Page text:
As can be seen from the above, there are strong voices on both sides of the ‘big-bang versus incremental reform’ debate. Those in favour of large, structural change highlight the necessity of fundamental change necessary to deal with deep-rooted problems. There are clear political and structural challenges associated with any change of this type. Those favouring incremental change tend to highlight the dangers of large-scale change (including, for example, the loss of some of the good features of the current system). However, a possible consequence of incrementalism is that the health system continues to simply ‘muddle through’, resulting in the continuation or even exacerbation of current problems. Either way, the intended direction of any change in the Australian health system under the Rudd Government is likely to become clearer following the Government response to the NHHRC Interim report.
The current AHCAs are due to expire on 30 June 2009. At the November 2008 Council of Australian Governments Meeting, the National Healthcare Agreement was signed, which will replace the AHCAs.
. For further information on cost-shifting in health, see the Parliamentary Library Research Note on this issue, L. Buckmaster and A. Pratt, Not on my account! Cost-shifting in the Australian health system, Research Note No.6, 2005-06, Parliamentary Library, 2 September 2005. Available at: http://www.aph.gov.au/library/Pubs/rn/2005-06/06rn06.htm.
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. J. Dwyer, ‘Moving from a Provider- to a Patient-focused Health Care System: The Health Reform Imperative’, Health Issues, 81, 2004, p. 11.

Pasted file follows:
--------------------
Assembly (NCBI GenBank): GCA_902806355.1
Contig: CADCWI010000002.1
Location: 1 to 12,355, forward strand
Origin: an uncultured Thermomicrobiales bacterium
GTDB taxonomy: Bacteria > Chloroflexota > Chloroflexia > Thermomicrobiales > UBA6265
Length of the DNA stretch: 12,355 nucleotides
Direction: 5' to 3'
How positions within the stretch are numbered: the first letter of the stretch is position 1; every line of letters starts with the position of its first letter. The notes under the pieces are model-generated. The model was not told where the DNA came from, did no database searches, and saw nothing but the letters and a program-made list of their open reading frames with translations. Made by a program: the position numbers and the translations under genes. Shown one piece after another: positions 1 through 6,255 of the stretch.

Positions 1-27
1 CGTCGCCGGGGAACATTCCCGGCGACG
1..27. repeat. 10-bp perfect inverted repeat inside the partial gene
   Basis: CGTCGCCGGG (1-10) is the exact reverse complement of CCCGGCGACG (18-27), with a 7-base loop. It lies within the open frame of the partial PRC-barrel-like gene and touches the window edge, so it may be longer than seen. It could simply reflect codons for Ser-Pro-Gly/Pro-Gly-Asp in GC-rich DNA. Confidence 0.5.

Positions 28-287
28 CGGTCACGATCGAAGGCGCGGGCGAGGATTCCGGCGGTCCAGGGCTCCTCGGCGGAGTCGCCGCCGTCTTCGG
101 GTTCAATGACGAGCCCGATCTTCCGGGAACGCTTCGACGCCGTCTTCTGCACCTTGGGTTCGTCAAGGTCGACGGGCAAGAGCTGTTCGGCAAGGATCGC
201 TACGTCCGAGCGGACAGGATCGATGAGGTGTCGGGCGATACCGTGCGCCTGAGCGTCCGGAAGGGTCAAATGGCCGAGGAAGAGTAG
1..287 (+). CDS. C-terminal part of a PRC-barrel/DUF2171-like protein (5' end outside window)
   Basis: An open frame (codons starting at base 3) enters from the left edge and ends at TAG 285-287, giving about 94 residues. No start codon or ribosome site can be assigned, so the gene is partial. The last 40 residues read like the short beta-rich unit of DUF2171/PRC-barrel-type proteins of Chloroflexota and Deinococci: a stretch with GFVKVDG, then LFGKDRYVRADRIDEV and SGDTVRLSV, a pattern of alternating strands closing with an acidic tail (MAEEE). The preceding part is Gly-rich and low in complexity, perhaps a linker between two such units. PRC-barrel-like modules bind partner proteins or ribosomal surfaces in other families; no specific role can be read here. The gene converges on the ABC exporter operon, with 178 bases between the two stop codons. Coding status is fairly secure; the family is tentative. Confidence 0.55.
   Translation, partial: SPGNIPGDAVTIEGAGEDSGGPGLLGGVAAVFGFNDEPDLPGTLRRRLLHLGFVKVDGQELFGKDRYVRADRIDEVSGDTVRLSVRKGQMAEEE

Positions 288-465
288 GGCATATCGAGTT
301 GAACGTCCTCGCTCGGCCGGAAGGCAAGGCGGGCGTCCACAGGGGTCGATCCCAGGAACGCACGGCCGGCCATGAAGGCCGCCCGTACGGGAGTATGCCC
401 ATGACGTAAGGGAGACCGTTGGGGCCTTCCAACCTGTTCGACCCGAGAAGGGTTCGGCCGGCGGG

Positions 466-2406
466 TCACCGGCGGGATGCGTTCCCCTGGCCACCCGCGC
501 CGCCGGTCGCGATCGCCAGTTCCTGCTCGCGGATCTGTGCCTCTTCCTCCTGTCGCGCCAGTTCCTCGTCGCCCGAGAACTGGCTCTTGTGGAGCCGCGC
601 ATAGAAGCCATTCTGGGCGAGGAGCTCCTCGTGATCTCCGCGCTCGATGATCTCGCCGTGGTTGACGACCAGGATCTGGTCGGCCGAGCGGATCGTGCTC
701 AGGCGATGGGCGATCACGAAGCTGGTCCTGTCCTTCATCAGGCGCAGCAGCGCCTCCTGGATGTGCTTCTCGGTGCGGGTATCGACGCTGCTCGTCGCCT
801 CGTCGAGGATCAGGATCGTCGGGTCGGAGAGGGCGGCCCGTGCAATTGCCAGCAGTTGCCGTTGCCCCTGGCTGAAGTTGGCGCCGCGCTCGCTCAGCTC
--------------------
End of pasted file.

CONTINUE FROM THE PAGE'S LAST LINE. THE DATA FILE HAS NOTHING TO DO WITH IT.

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. House of Representatives Standing Committee on Health and Ageing, The Blame Game: report on the inquiry into health funding, Canberra, 2006.
. For a more detailed discussion on managed care, see D. Marcus, Prospects for managed health care in Australia, Research Paper no. 25, 1999-2000, Parliamentary Library, 20 June 2000, at http://www.aph.gov.au/library/pubs/rp/1999-2000/2000rp25.htm, accessed 13 February 2009.
. Productivity Commission, Managed Competition in health care. Workshop Proceeding. Canberra, 2002, at http://www.pc.gov.au/research/confproc/mcihc, accessed on 13 February 2009.
. A. Podger, ‘A Model Health System for Australia’, public presentation given for the Menzies Centre for Health Policy, 3 March 2006, at http://www.ahpi.health.usyd.edu.au/pdfs/events2006/apodgerlecture.pdf, accessed on 11 February 2009.
. Productivity Commission, Managed Competition in health care. Workshop Proceedings, Canberra, 2002.
. J. Byrne and T. Rathwell, ‘Medical saving accounts and the Canada Health Act: complimentary or contradictory’, Health Policy, 72, 2005, pp. 367-379.
. For a more comprehensive examination of MSAs, see L. Buckmaster, Medical Savings Accounts—a possible health reform option for Australia?, Research Note no. 26, 2005-06, Parliamentary Library, 23 March 2006, at http://aph.gov.au/library/pubs/rn/2005-06/06rn26.pdf.
. S. Shortt, ‘Medical Saving Accounts in publicly funded health care systems: enthusiasm versus evidence’, Canadian Medical Association Journal, 167:2, 2002, pp. 159-162.